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New Collaboration to Support Diabetes Prevention, Management

The Council of Diabetes Prevention aims to increase access to the National Diabetes Prevention Program and strengthen the chronic disease management program's long-term growth and sustainability.

By Nathan Boroyan

- Leaders of the National Diabetes Prevention Program (DPP) have banded together to form a new organization focused on supporting diabetes prevention and management within the primary care ecosystem.

Preventative chronic disease management programs for diabetes

DPP leaders on Wednesday announced the launch of the Council of Diabetes Prevention, a membership-based nonprofit, which aims to increase patient access to the National DPP, the first program of its kind to be approved for Medicare reimbursement.

Additionally, the organization will look to promote high-quality care standards and strengthen the chronic disease management program's long-term scalability and sustainability.

"With over 1,400 CDC-recognized providers and countless other related stakeholders, it became clear we needed a big-tent forum to share learnings about program implementation, share best practices, help stakeholders stay current on government policymaking and be a bridge to the policymakers," said Solera Health founder and CEO Brenda Schmidt, the Acting President of the Council for Diabetes Prevention.

"Council members believe that working together, with the DPP's combination of strong research-based standards, evidence for effectiveness and flexibility of delivery method, we can effectively scale this program to reach the 86 million people living with prediabetes."

The organization currently has 30 members, including 10 founding members. Membership is open to any organization "who shares the group's vision of educating others on the value of the National DPP, supporting information-sharing, and promoting and enhancing patient access as well as the quality and sustainability of the program," the announcement page states.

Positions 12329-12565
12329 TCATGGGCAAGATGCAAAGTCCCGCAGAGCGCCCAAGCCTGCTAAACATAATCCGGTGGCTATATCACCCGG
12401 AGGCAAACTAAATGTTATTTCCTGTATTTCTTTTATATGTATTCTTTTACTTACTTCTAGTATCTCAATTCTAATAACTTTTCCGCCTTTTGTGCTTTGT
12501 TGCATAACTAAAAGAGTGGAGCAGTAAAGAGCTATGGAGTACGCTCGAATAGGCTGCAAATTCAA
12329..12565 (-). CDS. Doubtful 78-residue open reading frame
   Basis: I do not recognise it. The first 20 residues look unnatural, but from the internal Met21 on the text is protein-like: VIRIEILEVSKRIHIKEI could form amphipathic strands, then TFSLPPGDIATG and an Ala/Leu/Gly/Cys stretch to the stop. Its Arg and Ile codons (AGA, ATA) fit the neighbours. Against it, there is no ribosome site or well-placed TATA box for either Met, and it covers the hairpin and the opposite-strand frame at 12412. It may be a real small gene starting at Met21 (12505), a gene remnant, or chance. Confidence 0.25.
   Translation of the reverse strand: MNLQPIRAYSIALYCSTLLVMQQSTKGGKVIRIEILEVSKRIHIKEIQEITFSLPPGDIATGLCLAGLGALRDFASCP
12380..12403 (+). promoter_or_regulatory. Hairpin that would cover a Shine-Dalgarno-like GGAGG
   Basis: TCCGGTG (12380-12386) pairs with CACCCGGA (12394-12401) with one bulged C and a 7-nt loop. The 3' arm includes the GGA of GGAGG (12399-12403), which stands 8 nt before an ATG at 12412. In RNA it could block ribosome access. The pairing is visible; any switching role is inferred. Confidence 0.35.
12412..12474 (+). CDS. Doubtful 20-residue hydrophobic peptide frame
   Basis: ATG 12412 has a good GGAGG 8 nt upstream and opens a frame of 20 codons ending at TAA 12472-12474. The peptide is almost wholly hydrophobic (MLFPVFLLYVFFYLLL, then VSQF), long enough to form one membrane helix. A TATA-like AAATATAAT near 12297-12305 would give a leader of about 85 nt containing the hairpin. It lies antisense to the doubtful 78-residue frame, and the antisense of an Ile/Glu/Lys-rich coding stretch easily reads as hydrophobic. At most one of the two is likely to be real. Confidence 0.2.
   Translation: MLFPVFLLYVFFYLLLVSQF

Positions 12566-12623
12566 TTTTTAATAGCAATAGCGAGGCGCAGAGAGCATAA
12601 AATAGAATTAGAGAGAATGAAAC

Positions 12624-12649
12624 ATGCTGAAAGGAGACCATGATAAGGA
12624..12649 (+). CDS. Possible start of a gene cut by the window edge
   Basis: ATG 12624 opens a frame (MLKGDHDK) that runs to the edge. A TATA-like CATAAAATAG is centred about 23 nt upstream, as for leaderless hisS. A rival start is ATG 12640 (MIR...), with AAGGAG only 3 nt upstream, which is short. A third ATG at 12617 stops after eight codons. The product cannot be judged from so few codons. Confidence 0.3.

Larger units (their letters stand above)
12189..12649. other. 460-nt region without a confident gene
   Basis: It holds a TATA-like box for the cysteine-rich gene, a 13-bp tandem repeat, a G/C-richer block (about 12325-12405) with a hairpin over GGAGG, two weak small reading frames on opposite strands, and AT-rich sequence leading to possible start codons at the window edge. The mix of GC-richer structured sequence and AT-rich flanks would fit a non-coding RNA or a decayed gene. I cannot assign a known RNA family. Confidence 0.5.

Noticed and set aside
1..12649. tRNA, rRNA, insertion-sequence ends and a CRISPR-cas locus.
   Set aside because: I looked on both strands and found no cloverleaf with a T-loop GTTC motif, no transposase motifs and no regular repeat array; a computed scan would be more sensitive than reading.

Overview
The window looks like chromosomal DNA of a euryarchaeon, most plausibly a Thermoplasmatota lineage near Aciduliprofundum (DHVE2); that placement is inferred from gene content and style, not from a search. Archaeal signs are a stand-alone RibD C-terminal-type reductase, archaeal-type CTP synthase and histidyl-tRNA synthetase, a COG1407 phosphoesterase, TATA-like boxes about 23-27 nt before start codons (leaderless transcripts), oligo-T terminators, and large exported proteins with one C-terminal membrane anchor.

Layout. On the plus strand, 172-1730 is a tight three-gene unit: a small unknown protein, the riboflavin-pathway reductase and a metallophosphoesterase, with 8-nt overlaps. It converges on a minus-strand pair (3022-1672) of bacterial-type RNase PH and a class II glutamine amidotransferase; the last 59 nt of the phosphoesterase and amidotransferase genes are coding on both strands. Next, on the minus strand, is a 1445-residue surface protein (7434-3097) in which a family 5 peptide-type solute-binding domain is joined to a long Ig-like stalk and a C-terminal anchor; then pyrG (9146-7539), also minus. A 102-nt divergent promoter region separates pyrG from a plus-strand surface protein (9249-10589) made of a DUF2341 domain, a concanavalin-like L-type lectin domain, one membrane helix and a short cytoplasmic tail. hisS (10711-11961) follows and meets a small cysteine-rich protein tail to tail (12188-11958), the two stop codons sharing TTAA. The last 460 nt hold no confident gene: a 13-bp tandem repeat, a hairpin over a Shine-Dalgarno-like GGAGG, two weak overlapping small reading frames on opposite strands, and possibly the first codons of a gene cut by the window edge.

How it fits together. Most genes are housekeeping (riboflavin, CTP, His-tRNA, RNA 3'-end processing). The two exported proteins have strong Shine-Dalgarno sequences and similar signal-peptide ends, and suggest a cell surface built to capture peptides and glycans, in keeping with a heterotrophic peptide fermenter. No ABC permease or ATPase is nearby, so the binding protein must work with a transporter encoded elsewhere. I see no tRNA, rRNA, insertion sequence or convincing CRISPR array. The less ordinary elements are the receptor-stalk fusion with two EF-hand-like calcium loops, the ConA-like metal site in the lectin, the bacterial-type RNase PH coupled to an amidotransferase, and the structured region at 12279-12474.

The National DPP is an effort to improve access to evidence-based lifestyle change programs that may reduce prediabetics' risk of developing Type 2 diabetes. Research shows that participating in a National DPP program can lower the risk of developing type 2 diabetes by 58 percent.  Meanwhile, without intervention strategies, 15 to 30 percent of prediabetics will develop Type 2 diabetes within five years, the Centers for Disease Control and Prevention says.

There are currently 86 million Americans living with prediabetes, and nine out of 10 are unaware of their condition, according to the CDC. However, the number of new cases of Type 2 diabetes has been on the decline in recent years.

From 2009 to 2014, the number of diagnoses dropped from an all-time high of 1.7 million to 1.4 million, suggesting that significant investments in population health management may be working.

The healthcare system spends $16 billion per year on preventable conditions and services for managing diabetes, according to a Health Care Improvement Institute study. Overall, the total cost of diabetes and prediabetes care in the US is $322 billion per year, the American Diabetes Association says.

Care for patients who develop preventable conditions costs $10.3 billion for commercially insured patients and $6.5 billion for Medicaid patients. Unnecessary diabetes care services cost $1.3 billion for those with commercial insurance and $298 million for Medicaid patients.

Implementing chronic disease management programs that focus on preventative care for prediabetes and diabetes may ease the financial burden and improve patient outcomes, HHS says.  For example, a program overseen by the National Council of YMCAs – and modeled after the National DPP – generated $2650 in savings per participant for the Medicare system and improved patients' health.

During the program, participants could attend weekly meetings with a lifestyle coach to receive dietary and behavioral training. Additional monthly meetings were offered after the training sessions ended.

More than 80 percent of participants attended at least four weekly training sessions and lost an average of 4.73 percent of their body weight. Those who followed the program for more than four weeks experienced an average weight loss of 5.17 percent.

The Council for Diabetes Prevention plans to collaborate with government policymakers and CMS as the DPP is implemented as a Medicare benefit in 2018.

"The Council will help us providers keep up with best practices and network with one another as the National DPP continues to evolve and grow," said Marlayna Bollinger, Executive Director of the Skinny Gene Project and Acting Vice President of the Council for Diabetes Prevention. "We're glad to be able to receive this level of support and information-sharing through the Council."

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